• In order to protect our local wildlife we need to be able to understand how it uses the landscape and green spaces. We need your help to do this.

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  • The Slender groundhopper (Tetrix subulata) is now thought to be a permenant resident and could be expanding its range..

  • North Merseyside is home to an amazing combination of wildlife and wildplaces. From the internationally recognised Sefton Coast to the urban parks of Liverpool.

Dr Phil Smith: Wildlife Notes January 2018

Pink-foot Goose (Dr Phil Smith)

With 18 rain-days and the two named storms Eleanor and Georgina, January was wetter than average. This meant a welcome recovery in the dune water-table which returned to “normal” winter levels. I measured a rise of about 17cm at the Devil’s Hole blowout during the month, resulting in extensive flooding of the lower sections. This is good news for the Natterjack Toad which might have somewhere to breed in the spring.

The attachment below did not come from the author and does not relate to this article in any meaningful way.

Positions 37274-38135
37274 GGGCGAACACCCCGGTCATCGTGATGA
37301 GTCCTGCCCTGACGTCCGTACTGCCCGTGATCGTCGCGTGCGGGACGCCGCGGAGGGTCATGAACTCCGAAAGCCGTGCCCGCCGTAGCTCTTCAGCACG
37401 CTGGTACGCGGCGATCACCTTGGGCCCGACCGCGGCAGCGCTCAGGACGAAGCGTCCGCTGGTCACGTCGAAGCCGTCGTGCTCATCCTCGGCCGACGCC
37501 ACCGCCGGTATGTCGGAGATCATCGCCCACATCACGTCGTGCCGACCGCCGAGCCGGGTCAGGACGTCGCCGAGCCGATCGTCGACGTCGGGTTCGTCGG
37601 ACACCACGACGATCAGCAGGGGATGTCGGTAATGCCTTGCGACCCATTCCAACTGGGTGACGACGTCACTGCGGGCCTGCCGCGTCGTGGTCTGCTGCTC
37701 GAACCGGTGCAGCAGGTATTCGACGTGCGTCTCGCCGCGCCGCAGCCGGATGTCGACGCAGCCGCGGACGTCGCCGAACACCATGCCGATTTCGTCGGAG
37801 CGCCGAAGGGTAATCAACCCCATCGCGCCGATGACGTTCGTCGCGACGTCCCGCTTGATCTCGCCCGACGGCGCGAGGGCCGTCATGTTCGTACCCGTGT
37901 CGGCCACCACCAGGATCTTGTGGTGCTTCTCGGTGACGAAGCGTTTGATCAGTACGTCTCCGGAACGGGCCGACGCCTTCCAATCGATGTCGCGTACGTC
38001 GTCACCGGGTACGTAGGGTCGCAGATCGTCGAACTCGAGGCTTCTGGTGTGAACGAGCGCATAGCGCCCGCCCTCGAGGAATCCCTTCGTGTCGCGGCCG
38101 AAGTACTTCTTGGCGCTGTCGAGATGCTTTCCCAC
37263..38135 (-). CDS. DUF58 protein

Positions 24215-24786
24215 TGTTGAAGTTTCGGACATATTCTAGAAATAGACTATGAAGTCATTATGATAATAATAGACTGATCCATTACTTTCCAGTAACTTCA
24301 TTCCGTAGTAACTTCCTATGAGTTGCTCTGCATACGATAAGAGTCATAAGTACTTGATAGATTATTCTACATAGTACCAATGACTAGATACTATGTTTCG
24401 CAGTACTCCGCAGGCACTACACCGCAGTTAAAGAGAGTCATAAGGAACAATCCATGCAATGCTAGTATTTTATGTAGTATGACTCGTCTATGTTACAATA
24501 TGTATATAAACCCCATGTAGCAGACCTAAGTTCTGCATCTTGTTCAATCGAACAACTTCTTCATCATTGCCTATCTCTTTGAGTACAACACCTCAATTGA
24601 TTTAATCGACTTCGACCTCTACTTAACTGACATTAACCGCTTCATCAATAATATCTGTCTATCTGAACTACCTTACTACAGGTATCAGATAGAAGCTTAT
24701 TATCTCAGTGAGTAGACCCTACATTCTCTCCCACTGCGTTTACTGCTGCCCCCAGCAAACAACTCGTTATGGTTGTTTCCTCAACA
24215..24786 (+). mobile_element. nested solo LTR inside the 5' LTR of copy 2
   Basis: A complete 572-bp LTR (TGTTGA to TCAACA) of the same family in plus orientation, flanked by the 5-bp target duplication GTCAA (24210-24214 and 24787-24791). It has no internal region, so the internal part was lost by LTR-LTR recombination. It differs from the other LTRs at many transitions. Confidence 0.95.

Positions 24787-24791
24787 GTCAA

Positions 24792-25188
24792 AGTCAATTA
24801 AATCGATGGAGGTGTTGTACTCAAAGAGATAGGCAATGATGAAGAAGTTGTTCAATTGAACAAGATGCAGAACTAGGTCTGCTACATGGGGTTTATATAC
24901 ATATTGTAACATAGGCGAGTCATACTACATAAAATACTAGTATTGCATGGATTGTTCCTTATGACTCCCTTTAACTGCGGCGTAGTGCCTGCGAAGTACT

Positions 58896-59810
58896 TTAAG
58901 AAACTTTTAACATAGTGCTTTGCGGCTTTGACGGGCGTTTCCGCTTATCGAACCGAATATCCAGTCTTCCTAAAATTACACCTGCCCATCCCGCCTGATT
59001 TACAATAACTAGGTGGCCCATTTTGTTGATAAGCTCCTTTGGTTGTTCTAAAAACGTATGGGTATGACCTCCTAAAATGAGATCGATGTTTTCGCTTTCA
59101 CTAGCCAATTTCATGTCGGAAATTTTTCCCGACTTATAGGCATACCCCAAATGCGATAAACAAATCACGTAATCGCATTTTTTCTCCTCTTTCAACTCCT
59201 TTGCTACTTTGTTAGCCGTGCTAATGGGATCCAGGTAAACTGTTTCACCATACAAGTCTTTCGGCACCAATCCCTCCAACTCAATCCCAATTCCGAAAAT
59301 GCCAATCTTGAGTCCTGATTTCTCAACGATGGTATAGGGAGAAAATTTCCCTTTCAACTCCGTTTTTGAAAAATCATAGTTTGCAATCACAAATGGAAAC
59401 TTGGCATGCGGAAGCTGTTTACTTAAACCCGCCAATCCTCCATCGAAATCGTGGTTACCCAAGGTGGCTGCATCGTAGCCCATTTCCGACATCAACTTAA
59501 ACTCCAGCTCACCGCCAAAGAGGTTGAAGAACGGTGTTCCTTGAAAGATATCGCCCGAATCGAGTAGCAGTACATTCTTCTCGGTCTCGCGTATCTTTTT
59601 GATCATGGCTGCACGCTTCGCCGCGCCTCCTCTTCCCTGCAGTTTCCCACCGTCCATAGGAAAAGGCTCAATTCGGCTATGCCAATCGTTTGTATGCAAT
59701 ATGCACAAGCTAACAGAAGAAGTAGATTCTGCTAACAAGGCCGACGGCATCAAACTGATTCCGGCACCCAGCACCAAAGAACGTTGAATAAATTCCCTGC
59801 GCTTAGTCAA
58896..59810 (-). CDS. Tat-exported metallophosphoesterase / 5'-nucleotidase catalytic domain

Big tides and high winds early in the month created a storm surge which, although not as strong as those in the 2013/14 winter, produced some erosion at Formby Point and Hightown. I estimated a 5m loss of dunes at Hightown, impacting important populations of Isle of Man Cabbage and the rare Triple-hybrid Evening Primrose. In contrast, there were minimal effects at the Ainsdale end of Birkdale Green Beach, where the much wider shore absorbs the energy of the waves.

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